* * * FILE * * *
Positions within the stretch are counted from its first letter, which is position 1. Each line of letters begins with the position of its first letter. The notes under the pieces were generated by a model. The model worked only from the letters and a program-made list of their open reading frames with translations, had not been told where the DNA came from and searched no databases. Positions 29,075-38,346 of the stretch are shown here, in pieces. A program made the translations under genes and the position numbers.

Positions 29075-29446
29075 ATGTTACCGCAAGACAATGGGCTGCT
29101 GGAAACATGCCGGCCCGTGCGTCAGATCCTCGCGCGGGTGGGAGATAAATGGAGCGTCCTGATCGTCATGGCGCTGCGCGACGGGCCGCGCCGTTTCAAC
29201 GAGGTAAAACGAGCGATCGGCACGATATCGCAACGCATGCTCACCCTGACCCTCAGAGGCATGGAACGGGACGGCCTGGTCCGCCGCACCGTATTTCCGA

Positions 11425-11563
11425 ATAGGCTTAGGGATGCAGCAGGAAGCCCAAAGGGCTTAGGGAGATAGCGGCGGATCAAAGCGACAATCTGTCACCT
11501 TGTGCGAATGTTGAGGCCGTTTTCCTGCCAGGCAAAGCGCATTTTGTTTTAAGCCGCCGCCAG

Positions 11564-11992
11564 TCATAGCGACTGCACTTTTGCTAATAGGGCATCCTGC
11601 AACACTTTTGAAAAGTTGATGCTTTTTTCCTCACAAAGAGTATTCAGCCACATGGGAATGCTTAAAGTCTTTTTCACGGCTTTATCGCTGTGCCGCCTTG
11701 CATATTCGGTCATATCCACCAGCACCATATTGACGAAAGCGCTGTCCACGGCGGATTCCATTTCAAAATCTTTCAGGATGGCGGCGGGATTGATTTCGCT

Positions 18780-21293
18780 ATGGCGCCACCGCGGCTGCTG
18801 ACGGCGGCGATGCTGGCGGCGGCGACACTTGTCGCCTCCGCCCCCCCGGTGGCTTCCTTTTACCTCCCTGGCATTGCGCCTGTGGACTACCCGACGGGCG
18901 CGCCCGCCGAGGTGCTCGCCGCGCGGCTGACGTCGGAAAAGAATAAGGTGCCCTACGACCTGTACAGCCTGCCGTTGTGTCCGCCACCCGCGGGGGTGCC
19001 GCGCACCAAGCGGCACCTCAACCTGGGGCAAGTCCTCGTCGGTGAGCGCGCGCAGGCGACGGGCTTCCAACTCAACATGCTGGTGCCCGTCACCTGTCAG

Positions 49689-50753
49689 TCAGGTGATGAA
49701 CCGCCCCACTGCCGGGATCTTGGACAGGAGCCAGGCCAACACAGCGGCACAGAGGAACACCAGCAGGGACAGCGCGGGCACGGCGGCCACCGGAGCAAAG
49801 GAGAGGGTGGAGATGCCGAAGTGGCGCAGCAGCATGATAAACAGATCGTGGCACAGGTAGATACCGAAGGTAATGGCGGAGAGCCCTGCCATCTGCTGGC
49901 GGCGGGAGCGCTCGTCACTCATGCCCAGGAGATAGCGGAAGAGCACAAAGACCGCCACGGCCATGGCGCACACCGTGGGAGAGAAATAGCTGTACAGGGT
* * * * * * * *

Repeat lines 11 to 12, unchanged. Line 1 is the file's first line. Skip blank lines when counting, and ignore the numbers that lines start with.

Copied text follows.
11601 AACACTTTTGAAAAGTTGATGCTTTTTTCCTCACAAAGAGTATTCAGCCACATGGGAATGCTTAAAGTCTTTTTCACGGCTTTATCGCTGTGCCGCCTTG
11701 CATATTCGGTCATATCCACCAGCACCATATTGACGAAAGCGCTGTCCACGGCGGATTCCATTTCAAAATCTTTCAGGATGGCGGCGGGATTGATTTCGCT